Subject:
Economics
Material Type:
Module
Level:
Community College / Lower Division, College / Upper Division
Provider:
Ohio Open Ed Collaborative
Tags:
  • Logrolling
  • Oss0042
  • Public Choice
  • Public Finance
  • Rational Ignorance
  • Special Interests
  • Tax Burden
  • Voter Paradox
  • License:
    Creative Commons Attribution Non-Commercial
    Language:
    English
    Media Formats:
    eBook

    Education Standards

    Public Finance and Public Choice

    Public Finance and Public Choice

    Overview

    An analysis of how the private and public sectors interact, the role of taxes and how the decisions regarding their disposition are made, as well as the role of special interests and voting procedures. 

    Learning Objectives

    1. Define public choice and public interest (3,5,16)
    2. Discuss and compare the principles of taxation (3,5,16)
    3. Define progressive, proportional and regressive taxes and their implications (3,5,16)
    4. Identify and discuss the types of taxes (3,5,16)
    5. Discuss tax incidence and efficiency loss (3,5,16)

    NOTE: This Module meets Ohio TAG's 3, 5, and 16 for an Intro to Microeconomics Course OSS004

    Supplemental Content/Alternative Resources

    Principles of EconomicsPrinciples of Economics Book Cover

    Public Finance and Public Choice: Sections 15.1 and 15.3

    These two sections provide another take on the role of government in the economy and on the concept of public choice.  Instructors may find them a useful supplement to the material in the recommended text.

     

     

    Full Citation: University of Minnesota Libraries, Minneapolis, MN. Principles of Economics, Publishing Ed. 2016. University of Minnesota, CCA, 2016.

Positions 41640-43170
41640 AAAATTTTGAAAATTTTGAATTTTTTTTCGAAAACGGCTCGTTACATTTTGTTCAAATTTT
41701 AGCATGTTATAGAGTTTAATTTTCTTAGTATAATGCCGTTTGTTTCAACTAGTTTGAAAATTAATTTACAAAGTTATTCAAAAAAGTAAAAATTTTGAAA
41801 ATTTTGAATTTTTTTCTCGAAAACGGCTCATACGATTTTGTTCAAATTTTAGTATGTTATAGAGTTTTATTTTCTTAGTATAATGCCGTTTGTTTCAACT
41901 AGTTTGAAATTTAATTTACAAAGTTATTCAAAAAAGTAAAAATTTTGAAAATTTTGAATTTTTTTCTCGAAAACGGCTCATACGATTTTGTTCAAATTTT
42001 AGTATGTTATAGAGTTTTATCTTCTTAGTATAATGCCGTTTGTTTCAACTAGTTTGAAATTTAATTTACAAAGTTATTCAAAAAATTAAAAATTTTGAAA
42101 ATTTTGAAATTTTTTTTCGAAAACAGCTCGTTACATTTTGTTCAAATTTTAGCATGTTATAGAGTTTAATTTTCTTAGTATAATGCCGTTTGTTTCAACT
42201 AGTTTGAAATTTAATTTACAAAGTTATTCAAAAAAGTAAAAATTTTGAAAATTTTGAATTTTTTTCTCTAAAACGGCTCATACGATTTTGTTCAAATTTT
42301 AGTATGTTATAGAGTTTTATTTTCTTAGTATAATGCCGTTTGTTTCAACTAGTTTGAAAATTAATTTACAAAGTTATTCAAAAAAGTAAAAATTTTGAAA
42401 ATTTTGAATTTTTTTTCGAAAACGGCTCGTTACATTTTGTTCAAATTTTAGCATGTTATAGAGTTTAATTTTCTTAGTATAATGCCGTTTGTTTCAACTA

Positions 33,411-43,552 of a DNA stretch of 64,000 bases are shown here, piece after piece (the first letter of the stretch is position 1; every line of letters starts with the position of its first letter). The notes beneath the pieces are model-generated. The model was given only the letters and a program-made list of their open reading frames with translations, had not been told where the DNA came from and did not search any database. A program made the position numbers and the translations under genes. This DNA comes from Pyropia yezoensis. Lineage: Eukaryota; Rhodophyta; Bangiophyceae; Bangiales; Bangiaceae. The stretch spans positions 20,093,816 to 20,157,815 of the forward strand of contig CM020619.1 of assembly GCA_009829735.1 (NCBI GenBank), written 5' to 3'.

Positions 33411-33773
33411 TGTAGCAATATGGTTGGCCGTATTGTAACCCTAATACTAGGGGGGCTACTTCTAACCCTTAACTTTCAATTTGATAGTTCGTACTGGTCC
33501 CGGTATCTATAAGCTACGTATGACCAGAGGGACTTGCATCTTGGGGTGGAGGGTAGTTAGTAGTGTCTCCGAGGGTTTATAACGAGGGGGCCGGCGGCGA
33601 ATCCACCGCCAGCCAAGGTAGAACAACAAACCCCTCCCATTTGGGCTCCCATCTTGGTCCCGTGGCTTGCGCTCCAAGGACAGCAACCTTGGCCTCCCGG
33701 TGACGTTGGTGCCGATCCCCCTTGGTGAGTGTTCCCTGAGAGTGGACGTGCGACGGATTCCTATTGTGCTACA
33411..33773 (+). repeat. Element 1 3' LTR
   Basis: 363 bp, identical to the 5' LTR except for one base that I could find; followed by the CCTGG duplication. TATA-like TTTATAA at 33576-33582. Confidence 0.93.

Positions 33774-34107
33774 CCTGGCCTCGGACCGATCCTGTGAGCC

Active Learning Exercise

     

    Game: #15 
    Course:Micro
    Level:Principles and public finance
    Subject(s):Voting paradox/medium voter/cyclical majority
    Objective:Time-effective games to illustrate the voting paradox
    Reference and contact:Sulock, Joseph M. "The Free Rider and Voting Paradox 'Games'." Journal of Economic Education, 21(1), Winter 1990, pp. 65-69, or contact Dr. Joseph M. Sulock; Department of Economics; University of North Carolina; Asheville, NC; jsulock@unca.edu
    Abstract:First game: Students are asked to preference rank three recently covered topics (say, the social security system, corporate income tax, and food stamp program) from high (A) to low (C).Second game: students are asked to preference rank the number of exams they'd like to have in the class, either 3, 4, or 5.In either game the vote is secret, ballots are collected and tabulated in class. Under majority-rule with two rounds of voting, one can now play through the options for game one: A against B; B against C; and A against C. In twelve times of playing, two classes actually produced a cyclical majority effect! In the other cases, the order of voting determines the outcome.For game two, the classes have generated rankings of 3-4-5, 5-4-3, and 4-5-3, but never 5-3-4 and 3-5-4, situations in which both extremes (i.e., 3 and 5) are preferred to the middle option (i.e., 4).Playing both games can be instructive because the 'exams' vote deals with cardinal extremes, whereas the 'topics' vote doesn't (it is unreasonable to say that, e.g., the food stamp topic is an 'extreme' preference).
    Class size:Small
    Time:15 to 20 minutes
    Variations:None indicated
    See also:Public goods games

     

    Questions and Problems

    The Principles of Public Finance and Public Choice